As Twitchy reported over the weekend, Colin Kaepernick’s new Netflix special, “Colin in Black and White,” compared NFL training camp to the slave trade, literally segueing from a shot of players’ arm spans being measured to a white slave trader conducting an auction. Kaepernick made no mention of white players enduring the same tests, nor did he explain why he was so anxious to get back into a league that is akin to slavery.
Here’s more of Kaepernick, zeroing in on the “acceptable negro” on TV, with examples such as Carlton from “The Fresh Prince of Bel Aire” and Steve Urkel from “Family Matters.” These African Americans are acceptable to and liked by whites.
Colin Kaepernick is now going after Carlton and Steve Urkel. This dude has lost his mind. Legit gone insane: pic.twitter.com/hfZuHRtgYk
— Clay Travis (@ClayTravis) November 2, 2021
I wish this was a joke…
— Drew (@DREWX007) November 2, 2021
Did he ever actually WATCH The Fresh Prince? The cultural clash between Will and Carlton was hysterical.
— Mike Davidson Lives to Tweet (@DavidsonLives) November 2, 2021
Ah, Carlton. The true star of the show that launched notoriously "unacceptable to white people" Will Smith into international superstardom.
— Bill (@BillyEs13) November 2, 2021
Wait…is it okay that I like Will Smith over Carlton???
— James Metzger (@JamesMetzger31) November 2, 2021
Well, it’s not up to him to decide who you like! His words.
— Ind_Voter (@midTN_Scott) November 2, 2021
Or, they are characters on shows that are 90% black and exist to provide contrast/conflict for the other characters. The "acceptable" characters are actually the butt of the jokes. They are laughed at. This is called comedy.
— Abe Brown (@AbeBrown) November 2, 2021
— AJ Ard (@GamecockAJ) November 2, 2021
— Jeff Mapson (@MapsonJeff) November 2, 2021
Such a douche move.
— catie lord (@tudsgrl) November 2, 2021
So, guys too can have daddy issues. Just sayin.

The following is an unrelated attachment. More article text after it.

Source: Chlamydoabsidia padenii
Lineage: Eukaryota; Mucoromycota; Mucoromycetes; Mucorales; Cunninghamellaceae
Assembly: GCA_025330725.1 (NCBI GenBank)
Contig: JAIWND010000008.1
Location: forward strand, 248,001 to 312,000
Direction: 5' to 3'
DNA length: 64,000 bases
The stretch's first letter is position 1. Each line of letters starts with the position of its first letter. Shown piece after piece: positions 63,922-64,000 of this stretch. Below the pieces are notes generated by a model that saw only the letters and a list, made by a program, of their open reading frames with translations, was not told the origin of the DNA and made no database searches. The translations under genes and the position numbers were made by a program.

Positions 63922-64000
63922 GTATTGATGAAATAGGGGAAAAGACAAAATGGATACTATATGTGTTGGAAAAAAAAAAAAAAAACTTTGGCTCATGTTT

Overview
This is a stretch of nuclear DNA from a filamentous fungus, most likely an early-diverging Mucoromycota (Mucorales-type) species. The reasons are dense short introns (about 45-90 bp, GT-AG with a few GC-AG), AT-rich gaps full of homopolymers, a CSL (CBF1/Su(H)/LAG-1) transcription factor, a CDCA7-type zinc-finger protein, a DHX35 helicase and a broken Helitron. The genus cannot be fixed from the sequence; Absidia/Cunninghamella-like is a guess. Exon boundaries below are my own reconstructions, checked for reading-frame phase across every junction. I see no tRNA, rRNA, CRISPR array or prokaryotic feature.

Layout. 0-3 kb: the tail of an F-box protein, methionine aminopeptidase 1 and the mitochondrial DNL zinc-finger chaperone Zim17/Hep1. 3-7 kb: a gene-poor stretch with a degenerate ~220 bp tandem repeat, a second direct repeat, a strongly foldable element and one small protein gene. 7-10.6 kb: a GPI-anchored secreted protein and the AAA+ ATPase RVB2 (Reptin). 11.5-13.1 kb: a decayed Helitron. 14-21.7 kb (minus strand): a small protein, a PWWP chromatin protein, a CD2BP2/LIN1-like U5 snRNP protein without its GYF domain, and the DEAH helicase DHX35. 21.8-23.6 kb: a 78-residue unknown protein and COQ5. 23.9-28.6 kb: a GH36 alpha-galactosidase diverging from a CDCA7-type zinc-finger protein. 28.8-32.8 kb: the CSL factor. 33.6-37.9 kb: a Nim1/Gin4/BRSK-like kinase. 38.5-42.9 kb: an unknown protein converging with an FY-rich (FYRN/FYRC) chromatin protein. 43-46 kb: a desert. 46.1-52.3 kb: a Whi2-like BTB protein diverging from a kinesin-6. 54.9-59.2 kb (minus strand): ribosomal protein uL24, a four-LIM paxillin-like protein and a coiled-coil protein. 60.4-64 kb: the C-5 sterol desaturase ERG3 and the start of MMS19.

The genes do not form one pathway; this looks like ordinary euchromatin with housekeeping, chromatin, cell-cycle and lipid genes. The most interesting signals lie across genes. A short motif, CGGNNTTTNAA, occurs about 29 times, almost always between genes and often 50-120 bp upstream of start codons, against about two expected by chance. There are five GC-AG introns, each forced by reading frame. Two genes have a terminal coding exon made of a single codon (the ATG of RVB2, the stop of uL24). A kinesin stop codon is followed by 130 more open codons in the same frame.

— Heather Champion (@winningatmylife) November 2, 2021
This is the funniest thing I’ve ever seen in my life
— 40JetOn1 (@40JetOn1) November 2, 2021
Notice he uses characters from 30+ years ago
— Herman Swanson (@HermanSwanson6) November 2, 2021
Citing examples from 30 years ago. Excellent representation of modern culture.
— C Barr (@cbarrtweets) November 2, 2021
I've never thought about any of those characters as being "acceptable," I've merely thought of them as being hysterically funny and at the top of their field. When it comes to Kaepernick though, he is certainly non-threatening – both as a public intellect and as a quarterback.
— John White (@johnwyte) November 2, 2021
I’m fairness he’s like a middle school kid that just read his first book. Good intentions but not very bright. But between @netflix and @Nike he’s laughing all the way to the bank
— Pkgguy (@Pkgguy1) November 2, 2021
He’s kind of like David Hogg in that regard, except for the endorsement money.
This can’t be serious
— Joe Ellner (@jellner6) November 2, 2021
— Joe Beckman (@JBeck7100) November 2, 2021
Colin really standing on his last legs here
— grand mage (@blank_paige5) November 2, 2021
He'll eventually endorse ISIS as long as it keeps him in the news and relevant.
— David Hookstead (@dhookstead) November 2, 2021
The 15 minutes is slipping away
— Patrick (@schaflaw) November 2, 2021
Who does he play for again?
— James P (@JamesFinhead825) November 2, 2021
Who is the intended audience for this special anyway? Is he trying to make white people feel guilty or black people angry?
Colin Kaepernick’s Netflix special literally segues from NFL training camp to a slave auction https://t.co/VwPCNdA4Kv
— Twitchy Team (@TwitchyTeam) October 30, 2021
To change your comments display name, click here.